Katrina Walsemann is a population health scientist with a particular focus on how the U.S. education system shapes individuals’ physical, mental, and cognitive health, independent from and in relation to other structural factors such as race/ethnicity, gender, and social class. She has published extensively on how early school environments affect health and health behavior across the life course as well as how student debt influences the psychosocial health of young adults and their aging parents. Her current research explores how state and local educational contexts during childhood relate to cognitive impairment and dementia risk later in life. Fundamental to her research is an understanding of the historical and contemporary social policies that can create, reduce, or eliminate racial and social inequities in population health.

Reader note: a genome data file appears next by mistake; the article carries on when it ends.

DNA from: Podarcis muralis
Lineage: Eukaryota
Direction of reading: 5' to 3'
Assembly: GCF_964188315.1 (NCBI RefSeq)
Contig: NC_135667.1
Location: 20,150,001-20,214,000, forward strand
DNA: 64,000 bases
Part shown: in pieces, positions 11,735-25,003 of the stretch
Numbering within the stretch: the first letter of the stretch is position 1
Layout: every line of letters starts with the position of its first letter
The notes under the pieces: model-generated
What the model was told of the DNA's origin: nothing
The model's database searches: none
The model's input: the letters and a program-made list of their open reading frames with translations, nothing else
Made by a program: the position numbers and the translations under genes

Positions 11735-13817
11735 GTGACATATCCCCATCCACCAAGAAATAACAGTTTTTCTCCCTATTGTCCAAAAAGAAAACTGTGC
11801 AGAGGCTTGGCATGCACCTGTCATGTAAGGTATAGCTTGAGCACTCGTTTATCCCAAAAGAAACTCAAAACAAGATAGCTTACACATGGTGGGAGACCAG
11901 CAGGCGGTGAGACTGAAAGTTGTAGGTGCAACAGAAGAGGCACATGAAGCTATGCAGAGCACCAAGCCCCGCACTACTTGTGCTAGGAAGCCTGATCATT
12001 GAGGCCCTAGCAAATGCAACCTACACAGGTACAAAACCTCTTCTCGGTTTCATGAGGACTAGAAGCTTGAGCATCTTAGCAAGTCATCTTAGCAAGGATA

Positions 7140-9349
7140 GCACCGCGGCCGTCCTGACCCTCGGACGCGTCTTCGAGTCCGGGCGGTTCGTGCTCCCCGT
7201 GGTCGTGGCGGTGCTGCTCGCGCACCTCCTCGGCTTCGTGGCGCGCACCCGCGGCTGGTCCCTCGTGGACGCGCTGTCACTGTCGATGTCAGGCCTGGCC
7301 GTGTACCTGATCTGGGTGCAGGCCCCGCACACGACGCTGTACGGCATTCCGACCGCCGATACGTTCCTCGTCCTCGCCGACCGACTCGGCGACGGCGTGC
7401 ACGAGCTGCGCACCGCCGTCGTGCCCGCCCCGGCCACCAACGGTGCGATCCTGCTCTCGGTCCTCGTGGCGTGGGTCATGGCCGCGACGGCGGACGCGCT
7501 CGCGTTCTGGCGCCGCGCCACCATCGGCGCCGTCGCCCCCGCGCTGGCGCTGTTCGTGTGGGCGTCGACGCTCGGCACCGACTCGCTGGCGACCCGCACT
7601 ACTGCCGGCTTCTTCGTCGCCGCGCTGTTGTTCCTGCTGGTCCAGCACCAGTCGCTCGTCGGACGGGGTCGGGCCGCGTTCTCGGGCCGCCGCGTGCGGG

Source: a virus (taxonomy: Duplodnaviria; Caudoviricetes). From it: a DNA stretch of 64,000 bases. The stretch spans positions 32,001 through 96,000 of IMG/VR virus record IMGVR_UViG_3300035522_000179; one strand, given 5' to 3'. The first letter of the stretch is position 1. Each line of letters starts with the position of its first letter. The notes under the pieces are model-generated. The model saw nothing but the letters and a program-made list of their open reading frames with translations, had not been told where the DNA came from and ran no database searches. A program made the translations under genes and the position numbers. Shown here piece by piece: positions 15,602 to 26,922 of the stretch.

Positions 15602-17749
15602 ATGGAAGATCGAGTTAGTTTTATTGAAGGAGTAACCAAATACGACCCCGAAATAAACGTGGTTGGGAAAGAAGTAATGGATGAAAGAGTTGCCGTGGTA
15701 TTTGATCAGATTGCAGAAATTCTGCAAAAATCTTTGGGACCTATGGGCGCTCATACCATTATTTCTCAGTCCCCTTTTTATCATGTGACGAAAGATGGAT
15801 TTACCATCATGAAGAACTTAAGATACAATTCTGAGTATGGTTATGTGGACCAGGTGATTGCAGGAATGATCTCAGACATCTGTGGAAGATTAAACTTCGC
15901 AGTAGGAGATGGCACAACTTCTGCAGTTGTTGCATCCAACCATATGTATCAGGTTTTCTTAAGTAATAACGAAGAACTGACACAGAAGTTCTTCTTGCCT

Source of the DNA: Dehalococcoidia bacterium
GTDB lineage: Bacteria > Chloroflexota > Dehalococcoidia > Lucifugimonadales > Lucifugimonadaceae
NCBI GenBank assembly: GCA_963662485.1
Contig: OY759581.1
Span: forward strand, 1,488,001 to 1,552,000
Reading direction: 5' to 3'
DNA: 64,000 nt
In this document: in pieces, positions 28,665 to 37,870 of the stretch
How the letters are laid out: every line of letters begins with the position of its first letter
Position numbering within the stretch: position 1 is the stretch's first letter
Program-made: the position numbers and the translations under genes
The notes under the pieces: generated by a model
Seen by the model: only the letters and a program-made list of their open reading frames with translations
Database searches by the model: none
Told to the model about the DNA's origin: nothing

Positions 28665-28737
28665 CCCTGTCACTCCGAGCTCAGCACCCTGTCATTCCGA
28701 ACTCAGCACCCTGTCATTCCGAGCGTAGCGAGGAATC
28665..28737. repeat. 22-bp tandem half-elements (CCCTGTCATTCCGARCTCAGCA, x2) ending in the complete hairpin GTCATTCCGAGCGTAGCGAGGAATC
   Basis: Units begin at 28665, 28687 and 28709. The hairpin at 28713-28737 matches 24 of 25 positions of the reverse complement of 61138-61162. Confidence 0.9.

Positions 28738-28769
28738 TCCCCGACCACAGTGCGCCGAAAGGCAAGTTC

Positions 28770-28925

She holds a Ph.D. and MPH in Health Behavior from the University of Michigan’s School of Public Health and completed a National Institute of Aging (NIA) post-doctoral fellowship at the University of Michigan’s Population Studies Center. Prior to joining the School of Public Policy, she was associate professor of Health Promotion, Education, and Behavior at the University of South Carolina and Founding Director of the Carolina Consortium on Health, Inequalities, and Populations.